In Politics and Bribery, Neither Party Has Clean Hands
As the 2012 election approaches and politics is very much in the air, Ive been spending some time looking at the records of both Democrats and Republicans on bribery and on antibribery initiatives. Today, well address the bad news with two recent and egregious cases; tomorrow, well follow with some good news.
Anyone who has done an antibribery training session abroad knows how disarming it can be to start with the admission that every country suffers from bribery. Yeseven the United States. Audiences never respond well to opportunities to be lectured on their problems. But they welcome the sense that everyone is in this together, and they will lean forward conspiratorially if the speaker goes so far as to discuss U.S. officials incarcerated for briberyofficials sitting in jail right now.
Sadly, there is always fresh material for such discussions. Over the last two decades, nationwide prosecutions of public U.S. officials for bribery or other corruption offenses have totaled 20,285. Two very recent cases demonstrate that corruption has no particular party affiliation.
In the Red Corner: Randall Harold Cunningham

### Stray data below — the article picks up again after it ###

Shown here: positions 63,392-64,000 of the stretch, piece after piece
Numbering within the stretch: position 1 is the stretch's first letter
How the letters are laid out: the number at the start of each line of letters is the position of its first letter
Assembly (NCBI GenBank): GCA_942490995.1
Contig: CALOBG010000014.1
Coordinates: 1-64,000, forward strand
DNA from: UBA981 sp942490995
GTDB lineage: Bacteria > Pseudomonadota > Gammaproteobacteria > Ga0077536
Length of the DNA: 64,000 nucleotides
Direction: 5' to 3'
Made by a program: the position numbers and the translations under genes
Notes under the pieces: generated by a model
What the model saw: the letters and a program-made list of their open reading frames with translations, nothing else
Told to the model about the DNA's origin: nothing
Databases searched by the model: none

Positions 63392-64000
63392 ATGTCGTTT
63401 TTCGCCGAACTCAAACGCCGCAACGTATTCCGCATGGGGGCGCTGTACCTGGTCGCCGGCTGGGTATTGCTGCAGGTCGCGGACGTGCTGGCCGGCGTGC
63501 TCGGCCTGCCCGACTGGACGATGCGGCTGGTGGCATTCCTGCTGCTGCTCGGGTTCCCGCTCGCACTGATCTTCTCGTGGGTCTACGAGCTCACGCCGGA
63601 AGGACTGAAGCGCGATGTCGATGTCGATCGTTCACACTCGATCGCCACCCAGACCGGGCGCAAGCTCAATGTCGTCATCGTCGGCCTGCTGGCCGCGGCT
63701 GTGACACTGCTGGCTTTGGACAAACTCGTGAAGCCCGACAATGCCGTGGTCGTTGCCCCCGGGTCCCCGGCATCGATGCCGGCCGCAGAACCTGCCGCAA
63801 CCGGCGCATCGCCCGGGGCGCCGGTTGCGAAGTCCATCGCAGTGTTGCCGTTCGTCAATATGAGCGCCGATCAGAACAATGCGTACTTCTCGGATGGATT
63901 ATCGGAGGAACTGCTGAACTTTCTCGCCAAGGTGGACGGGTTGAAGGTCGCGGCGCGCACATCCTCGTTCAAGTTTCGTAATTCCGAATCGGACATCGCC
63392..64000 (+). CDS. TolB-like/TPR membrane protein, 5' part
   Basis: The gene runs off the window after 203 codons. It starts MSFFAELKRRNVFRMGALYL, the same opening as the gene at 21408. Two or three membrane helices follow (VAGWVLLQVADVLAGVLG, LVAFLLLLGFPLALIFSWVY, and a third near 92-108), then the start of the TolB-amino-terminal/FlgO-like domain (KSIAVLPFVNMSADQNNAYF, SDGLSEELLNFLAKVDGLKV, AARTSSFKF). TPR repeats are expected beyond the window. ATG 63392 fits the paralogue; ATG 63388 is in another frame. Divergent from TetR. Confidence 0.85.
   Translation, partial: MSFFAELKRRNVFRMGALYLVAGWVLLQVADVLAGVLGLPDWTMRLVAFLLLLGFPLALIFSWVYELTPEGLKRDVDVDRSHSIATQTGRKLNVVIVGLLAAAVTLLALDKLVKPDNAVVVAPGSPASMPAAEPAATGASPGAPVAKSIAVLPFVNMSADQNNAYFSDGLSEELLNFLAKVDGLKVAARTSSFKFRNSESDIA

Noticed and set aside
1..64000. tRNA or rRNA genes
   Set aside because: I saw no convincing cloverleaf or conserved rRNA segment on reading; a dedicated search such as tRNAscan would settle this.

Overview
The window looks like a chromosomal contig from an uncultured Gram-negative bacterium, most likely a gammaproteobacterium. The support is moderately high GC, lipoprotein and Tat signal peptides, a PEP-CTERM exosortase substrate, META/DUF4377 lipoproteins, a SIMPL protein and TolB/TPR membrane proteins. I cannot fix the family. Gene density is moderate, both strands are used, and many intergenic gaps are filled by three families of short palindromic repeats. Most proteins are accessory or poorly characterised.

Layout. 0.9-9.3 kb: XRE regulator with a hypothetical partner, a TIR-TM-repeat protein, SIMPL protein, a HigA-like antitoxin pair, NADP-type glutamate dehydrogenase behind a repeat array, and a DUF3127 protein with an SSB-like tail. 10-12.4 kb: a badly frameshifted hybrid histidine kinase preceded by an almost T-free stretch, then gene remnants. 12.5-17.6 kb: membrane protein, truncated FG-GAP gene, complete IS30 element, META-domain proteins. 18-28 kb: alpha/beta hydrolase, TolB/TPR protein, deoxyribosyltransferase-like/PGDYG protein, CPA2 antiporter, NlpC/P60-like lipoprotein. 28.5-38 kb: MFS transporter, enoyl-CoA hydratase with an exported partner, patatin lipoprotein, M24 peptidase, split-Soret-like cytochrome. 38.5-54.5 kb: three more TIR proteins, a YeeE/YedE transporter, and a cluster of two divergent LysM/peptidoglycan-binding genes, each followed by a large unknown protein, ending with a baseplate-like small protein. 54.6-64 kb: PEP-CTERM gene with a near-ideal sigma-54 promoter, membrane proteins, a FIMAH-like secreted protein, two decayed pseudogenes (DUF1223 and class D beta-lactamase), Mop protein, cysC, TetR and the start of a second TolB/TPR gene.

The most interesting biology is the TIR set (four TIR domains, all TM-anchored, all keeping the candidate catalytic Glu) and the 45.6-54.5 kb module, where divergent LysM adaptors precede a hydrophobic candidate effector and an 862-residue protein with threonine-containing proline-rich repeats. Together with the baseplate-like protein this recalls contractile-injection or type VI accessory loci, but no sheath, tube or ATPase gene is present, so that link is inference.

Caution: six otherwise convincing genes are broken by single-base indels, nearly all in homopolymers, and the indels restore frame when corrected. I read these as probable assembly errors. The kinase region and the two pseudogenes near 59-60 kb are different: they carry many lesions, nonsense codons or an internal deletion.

Known to most as Duke, Cunningham had a distinguished career in the U.S. Navy before becoming one of Americas more infamous politicians. A Republican, Cunningham was an eight-term congressman for Californias 44th district. He was a member of the appropriations and intelligence committees and was known for his frequent off-color remarks aimed at women and homosexuals. He took a tough stance on drug offenses, coining the slogan Death to Drug Kingpins, until his sons conviction for possession of marijuana with intent to distribute landed him in the courtroom, teary-eyed and begging for leniency. Cunningham co-sponsored the No Frills Prison Act in 1995, but may have regretted it by 2008, when he found himself behind bars and, presumably, longing for a few frills.
While in Congress, Cunningham parlayed his position as a decorated war veteran into political influence. He also used his personal and business connections to defraud the government and enrich himself. At about the same time that a defense contractor purchased a home from Cunningham at an inflated price, the Congressman began channeling lucrative contracts to the contractor. Cunningham made similarly corrupt arrangements with other contractors and drew up a bribe menu on an official embossed Congressional memo cardparallel columns represented millions of dollars in defense contracts, and the amount (in thousands of dollars) that Cunningham expected to receive in exchange.
Cunninghams fraudulent asset transfers and bogus defense contracts came under suspicion in 2005. He pleaded guilty to charges of tax evasion, conspiracy to commit bribery, mail fraud, and wire fraud, and was sentenced in 2006 to over eight years in prison, the longest sentence ever received by a former Congressman . . . until William Jefferson.
In the Blue Corner: William Jefferson